Officials keep busy relocating stranded turtles

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Civil Protection officials from Santa María Tonameca continue to monitor several lagoons were olive ridley turtles are being found stranded, and sometimes even dead. 

Officials have been rescuing and relocating sea turtles stranded in the La Salina lagoon.

The turtles arrive by the thousands in events known as arribadas at nearby La Escobilla Beach, renowned as a turtle nesting sanctuary. Turtles often wander from the beach and end up in such lagoons, where they can become stranded and die.

Civil Protection director Geovani Ríos Ramírez told Estado Actual that staff have rescued more than 235 turtles. “We take them out of the lagoon and release them on the beach, which is their natural habitat,” he said. 

Residents of the nearby towns of Macahuite and Escobilla, who share the extensive beach with the sanctuary, charged that efforts by the staff at the Escobilla turtle camp have been “almost non-existent.”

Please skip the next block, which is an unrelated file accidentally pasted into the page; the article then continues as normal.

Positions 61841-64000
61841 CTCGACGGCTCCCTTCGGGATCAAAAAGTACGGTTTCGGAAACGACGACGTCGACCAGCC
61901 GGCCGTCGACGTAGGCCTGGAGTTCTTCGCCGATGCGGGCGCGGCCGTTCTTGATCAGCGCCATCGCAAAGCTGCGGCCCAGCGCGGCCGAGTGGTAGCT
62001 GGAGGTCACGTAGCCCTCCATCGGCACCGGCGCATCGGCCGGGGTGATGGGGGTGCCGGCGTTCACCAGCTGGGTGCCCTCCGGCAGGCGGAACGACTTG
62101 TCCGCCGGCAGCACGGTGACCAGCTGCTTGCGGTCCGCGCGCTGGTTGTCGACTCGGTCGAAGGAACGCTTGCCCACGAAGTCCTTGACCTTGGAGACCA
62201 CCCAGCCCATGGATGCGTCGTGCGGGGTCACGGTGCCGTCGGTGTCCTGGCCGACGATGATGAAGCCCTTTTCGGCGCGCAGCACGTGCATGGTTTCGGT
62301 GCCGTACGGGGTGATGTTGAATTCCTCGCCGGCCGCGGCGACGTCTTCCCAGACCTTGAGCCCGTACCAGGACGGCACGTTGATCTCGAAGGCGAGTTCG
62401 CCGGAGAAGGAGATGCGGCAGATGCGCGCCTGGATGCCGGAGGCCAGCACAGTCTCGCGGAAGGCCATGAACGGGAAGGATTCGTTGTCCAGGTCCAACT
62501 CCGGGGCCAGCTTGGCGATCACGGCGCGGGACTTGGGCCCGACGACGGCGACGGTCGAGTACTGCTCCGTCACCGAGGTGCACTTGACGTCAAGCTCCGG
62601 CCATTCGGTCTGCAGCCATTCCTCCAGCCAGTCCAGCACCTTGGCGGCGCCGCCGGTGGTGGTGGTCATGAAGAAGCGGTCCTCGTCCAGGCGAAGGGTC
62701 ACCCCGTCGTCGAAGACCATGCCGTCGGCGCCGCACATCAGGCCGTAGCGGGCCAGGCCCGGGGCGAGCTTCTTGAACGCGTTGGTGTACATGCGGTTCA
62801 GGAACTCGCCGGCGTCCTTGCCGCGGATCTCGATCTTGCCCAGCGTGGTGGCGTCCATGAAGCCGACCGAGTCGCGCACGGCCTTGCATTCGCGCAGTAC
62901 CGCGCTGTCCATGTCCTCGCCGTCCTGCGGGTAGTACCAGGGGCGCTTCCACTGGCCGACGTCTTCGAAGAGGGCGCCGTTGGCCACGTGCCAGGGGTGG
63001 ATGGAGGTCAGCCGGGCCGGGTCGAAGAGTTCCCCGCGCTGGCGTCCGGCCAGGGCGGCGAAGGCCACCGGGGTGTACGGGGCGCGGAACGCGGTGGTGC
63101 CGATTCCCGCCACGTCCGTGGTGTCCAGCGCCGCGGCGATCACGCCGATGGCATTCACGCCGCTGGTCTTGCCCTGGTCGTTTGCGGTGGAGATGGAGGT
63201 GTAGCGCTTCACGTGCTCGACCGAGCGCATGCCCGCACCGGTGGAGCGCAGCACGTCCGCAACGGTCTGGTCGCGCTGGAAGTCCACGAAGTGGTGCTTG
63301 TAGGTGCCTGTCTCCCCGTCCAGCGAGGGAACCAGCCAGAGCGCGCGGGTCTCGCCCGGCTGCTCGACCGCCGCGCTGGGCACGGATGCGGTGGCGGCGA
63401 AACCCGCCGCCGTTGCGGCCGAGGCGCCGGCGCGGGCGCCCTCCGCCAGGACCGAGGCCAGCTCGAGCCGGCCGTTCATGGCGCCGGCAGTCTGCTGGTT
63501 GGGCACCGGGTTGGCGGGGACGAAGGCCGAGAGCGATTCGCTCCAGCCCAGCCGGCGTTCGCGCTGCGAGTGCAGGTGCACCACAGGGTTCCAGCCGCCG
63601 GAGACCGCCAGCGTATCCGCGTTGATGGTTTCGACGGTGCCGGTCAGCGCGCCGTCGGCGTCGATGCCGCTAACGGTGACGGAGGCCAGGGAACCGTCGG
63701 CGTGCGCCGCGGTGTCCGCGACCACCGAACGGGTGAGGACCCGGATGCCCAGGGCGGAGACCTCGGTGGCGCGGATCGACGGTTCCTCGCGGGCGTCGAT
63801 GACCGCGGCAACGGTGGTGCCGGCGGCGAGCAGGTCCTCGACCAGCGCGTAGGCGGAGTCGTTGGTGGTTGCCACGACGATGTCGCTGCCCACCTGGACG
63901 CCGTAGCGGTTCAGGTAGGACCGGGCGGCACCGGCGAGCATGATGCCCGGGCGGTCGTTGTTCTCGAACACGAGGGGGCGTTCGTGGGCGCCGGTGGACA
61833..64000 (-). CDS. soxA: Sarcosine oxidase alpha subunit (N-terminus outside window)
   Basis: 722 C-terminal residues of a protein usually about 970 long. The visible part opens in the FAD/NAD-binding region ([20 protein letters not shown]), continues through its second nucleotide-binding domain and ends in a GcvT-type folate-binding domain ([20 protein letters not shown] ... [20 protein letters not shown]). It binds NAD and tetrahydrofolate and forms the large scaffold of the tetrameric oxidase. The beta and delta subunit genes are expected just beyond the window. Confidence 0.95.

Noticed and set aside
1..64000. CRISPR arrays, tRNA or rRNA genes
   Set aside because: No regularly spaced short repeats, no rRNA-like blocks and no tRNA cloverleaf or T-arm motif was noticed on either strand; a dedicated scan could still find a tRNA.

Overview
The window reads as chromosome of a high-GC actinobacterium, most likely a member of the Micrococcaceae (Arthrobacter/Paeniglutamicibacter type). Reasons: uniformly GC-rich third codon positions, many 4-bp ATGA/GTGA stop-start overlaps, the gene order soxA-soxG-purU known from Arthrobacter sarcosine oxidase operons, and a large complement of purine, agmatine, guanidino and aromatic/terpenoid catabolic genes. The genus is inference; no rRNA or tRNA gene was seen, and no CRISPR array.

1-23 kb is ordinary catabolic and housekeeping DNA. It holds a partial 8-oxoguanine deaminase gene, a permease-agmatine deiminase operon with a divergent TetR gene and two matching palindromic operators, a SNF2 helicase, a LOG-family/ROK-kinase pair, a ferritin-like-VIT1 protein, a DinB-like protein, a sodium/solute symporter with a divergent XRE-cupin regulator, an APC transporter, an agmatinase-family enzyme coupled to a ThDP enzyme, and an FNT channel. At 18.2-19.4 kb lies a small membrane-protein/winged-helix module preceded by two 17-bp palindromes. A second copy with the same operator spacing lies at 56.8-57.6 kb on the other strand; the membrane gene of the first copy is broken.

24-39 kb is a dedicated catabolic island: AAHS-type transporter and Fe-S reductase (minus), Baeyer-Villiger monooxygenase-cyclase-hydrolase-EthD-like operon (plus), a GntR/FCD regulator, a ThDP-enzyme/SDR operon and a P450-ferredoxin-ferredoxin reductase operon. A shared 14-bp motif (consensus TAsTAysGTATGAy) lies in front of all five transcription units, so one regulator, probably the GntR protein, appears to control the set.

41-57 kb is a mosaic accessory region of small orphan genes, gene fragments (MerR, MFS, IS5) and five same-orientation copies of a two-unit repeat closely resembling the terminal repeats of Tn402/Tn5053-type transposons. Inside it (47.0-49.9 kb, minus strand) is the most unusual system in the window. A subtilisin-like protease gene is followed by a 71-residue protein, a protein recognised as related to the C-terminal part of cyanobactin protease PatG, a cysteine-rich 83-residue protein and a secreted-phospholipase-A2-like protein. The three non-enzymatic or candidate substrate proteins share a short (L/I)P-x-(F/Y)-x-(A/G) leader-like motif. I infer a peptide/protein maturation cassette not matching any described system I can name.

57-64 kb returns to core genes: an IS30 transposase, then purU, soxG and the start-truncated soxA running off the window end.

According to the same claims, groups of conservationists and turtle protecters also fail to aid in their rescue. 

“Just one or two people from the camp show up very occasionally and only when Civil Protection is already at work,” annoyed residents told Estado Actual.

Reports are that hundreds of turtles have died in La Salina and in two other fresh water lagoons while waiting to be rescued and released on the beach.

“Something has to be done about it. They should not continue to die due to lack of help or actions that inhibit their access to bodies of fresh water,” they said.

With reports by Estado Actual


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